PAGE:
The outcome of presidential elections in the United States is relatively easy to predict. After all, there are only two candidates and the outcome of voting in most of the 50 states is evident well in advance of November.
George H. W. Bush was the only one-term Republican president in more than 100 years, but he ran for re-election after 12 years of Republican rule. Jimmy Carter is the only Democratic president who lost the White House after a single four-year term.
Not only do presidents running for re-election almost always win, they win big. Incumbents gain more votes than during their first successful run for the office. In recent history, only Barack Obama failed to do so.
Americans are conservative voters in the sense that they don't like change. This can be understood when examining the limited power of presidents. Although presidents may boast about their objectives and accomplishments, their ability to create policy change is highly circumscribed.
American presidents have a potent bully pulpit that has increased in scope with the rise of new communications technology, but they are far from powerful when compared to other elected leaders of democracies. The wall that President Donald Trump has often promised along the border with Mexico during his many rallies, for example, is far from being completed.
Presidents face a term limit that was put in place after the Second World War. No one can be elected president more than twice. This is in contrast to other democracies like Canada, where Pierre Trudeau ruled for 16 years, and Germany, where Angela Merkel is in her 15th year and still going strong. Voters know that 2020 is the last time Trump will be on the ballot.
Like Canada's Constitution, the U.S. has a federal system of government that grants significant responsibilities to the 50 states of the union. Those states also have directly elected representatives on Capitol Hill in the form of senators and members of the House of Representatives.
This places limits on presidential power, illustrated by diverse policies aimed at containing COVID-19, but also with regard to gun control, capital punishment, education, labour and employment laws and much more.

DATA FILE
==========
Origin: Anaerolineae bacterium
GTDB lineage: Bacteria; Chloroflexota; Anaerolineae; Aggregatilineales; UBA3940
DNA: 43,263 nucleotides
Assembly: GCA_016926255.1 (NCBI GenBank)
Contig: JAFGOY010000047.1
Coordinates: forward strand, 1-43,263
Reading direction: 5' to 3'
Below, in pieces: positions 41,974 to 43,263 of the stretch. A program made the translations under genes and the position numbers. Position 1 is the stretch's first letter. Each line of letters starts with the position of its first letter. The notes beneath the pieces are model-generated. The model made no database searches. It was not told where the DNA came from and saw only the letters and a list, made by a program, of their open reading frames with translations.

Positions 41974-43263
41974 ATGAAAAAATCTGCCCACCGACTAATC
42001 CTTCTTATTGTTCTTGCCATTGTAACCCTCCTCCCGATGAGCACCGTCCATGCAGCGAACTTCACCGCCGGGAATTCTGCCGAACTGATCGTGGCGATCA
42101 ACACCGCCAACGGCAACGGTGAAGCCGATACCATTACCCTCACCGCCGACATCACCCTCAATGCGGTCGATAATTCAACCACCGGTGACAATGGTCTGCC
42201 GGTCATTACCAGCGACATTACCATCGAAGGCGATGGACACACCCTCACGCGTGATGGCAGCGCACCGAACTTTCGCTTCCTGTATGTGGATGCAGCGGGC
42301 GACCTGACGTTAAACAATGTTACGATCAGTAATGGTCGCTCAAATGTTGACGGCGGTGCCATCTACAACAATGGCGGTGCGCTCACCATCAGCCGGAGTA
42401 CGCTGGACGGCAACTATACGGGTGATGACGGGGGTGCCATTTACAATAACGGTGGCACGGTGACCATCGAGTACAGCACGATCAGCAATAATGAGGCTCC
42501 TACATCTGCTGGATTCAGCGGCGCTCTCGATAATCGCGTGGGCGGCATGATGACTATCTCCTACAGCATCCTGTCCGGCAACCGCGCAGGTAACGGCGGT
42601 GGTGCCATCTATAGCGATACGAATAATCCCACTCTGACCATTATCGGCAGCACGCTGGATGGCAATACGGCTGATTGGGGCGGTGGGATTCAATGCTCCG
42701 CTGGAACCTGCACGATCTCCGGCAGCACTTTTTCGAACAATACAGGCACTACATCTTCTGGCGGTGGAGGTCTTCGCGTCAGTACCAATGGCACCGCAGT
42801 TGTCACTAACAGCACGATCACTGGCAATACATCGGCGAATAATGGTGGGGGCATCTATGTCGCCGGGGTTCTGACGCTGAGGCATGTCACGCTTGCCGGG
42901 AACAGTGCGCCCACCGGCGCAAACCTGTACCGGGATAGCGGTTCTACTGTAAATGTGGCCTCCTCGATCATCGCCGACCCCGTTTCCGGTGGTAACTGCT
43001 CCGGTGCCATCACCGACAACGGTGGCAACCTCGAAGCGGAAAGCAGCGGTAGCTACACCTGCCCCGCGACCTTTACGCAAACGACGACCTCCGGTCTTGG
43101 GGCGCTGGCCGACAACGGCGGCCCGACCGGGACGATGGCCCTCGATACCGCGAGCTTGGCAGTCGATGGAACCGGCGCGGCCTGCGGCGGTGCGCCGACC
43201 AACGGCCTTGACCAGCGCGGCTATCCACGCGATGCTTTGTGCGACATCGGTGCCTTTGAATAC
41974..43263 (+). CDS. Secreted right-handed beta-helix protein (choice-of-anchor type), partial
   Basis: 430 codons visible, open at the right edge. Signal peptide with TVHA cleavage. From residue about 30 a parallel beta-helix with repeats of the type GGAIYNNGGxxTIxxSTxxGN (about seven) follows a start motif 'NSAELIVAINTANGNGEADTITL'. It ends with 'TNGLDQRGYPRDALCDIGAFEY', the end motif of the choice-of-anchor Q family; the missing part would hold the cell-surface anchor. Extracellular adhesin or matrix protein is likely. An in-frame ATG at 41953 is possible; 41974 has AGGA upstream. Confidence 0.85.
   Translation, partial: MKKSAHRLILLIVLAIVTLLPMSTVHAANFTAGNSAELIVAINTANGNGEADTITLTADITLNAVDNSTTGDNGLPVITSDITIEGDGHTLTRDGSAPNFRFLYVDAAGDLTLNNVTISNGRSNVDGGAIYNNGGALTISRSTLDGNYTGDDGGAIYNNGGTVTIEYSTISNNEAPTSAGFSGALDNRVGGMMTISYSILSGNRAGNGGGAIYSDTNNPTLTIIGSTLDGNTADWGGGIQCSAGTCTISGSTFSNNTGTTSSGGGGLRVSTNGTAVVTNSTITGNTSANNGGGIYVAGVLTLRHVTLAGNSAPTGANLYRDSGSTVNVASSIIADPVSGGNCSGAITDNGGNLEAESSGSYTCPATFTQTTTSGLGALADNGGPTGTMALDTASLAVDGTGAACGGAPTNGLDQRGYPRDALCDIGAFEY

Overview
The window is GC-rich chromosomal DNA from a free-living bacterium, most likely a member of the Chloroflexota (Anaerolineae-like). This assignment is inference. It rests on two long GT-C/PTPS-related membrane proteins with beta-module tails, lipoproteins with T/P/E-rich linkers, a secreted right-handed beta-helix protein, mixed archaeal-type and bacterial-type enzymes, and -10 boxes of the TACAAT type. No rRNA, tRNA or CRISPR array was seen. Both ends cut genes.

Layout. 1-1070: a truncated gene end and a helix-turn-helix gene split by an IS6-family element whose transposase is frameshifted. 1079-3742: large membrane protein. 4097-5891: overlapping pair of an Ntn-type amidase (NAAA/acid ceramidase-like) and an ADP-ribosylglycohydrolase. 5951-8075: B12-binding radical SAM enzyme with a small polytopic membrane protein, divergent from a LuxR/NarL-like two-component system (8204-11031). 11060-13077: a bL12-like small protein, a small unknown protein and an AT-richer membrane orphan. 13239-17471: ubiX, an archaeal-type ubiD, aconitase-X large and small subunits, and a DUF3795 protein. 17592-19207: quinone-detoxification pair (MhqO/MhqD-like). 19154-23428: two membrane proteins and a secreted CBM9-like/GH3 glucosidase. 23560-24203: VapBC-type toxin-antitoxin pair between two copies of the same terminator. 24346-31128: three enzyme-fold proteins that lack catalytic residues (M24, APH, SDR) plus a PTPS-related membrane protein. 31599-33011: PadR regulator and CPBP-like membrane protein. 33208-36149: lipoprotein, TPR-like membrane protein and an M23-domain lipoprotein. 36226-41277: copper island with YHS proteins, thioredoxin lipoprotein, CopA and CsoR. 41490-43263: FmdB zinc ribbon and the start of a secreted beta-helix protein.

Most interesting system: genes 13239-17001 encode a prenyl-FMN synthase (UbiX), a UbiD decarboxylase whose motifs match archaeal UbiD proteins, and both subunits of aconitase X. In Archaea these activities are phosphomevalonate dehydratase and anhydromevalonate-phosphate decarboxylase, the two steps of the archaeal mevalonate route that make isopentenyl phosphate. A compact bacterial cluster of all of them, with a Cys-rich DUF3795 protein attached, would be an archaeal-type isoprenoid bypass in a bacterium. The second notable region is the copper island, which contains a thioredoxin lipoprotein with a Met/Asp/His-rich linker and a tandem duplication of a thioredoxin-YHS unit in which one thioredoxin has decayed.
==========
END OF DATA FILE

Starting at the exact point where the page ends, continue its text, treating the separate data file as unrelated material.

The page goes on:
Much like Canadian prime ministers who must contend with formidable provincial and regional demands, U.S. presidents face persistent opposition from states, especially the most populous ones: California, Texas, Florida and New York. American presidents never forget the Civil War that arose in part when the interests of some states were not sufficiently accounted for in Washington.
In Canada, and other countries governed using a Westminster model, the prime minister is simultaneously the head of both the executive and legislative branches of government. The office holds power in Parliament by deciding the legislation and budgets that are passed, and the prime minister has the responsibility to implement the decisions as head of permanent civil service. Any U.S. president likely looks with envy at the enormous power of Canadian prime ministers.
The U.S. president, on the other hand, only heads the branch of government responsible for implementing or executing the decisions made by legislators in Congress. As a consequence, presidents are engaged in constant battle, lobbying and negotiation with Congress.
Congress itself is not monolithic but split into two bodies - the Senate and the House of Representatives - which are often at loggerheads in terms of legislation and budgets. There's also little party discipline in Congress, giving individual senators and members of the House of Representatives considerable influence to shape legislation and policy.
Canadian MPs, in contrast to prime ministers who generally wield more power than U.S. presidents, likely look with envy at the freedom that members of Congress have from the priorities and directives of their party.
Not only does Congress make laws and set budgets, it also impeaches presidents and can remove them from office. Two of the last eight presidents - Trump and Bill Clinton - have been impeached while a third, Richard Nixon, resigned just before his impeachment.
Elections to the House of Representatives and the Senate also highlight how loath the American electorate is to vote against an incumbent. Less than 10 per cent of members of Congress who run for re-election are defeated at the polls.
When seen in a comparative context, the term limit, the extensive authority of individual states and the constitutional division of powers mean that presidents are severely hampered in their scope of policy action.
But Americans at the ballot box have historically adopted the adage: Better the devil you know than the devil you don't. Whether this will continue to be the case will determine the winner of next week's election.
Author: Thomas Klassen - Professor, School of Public Policy and Administration, York University, Canada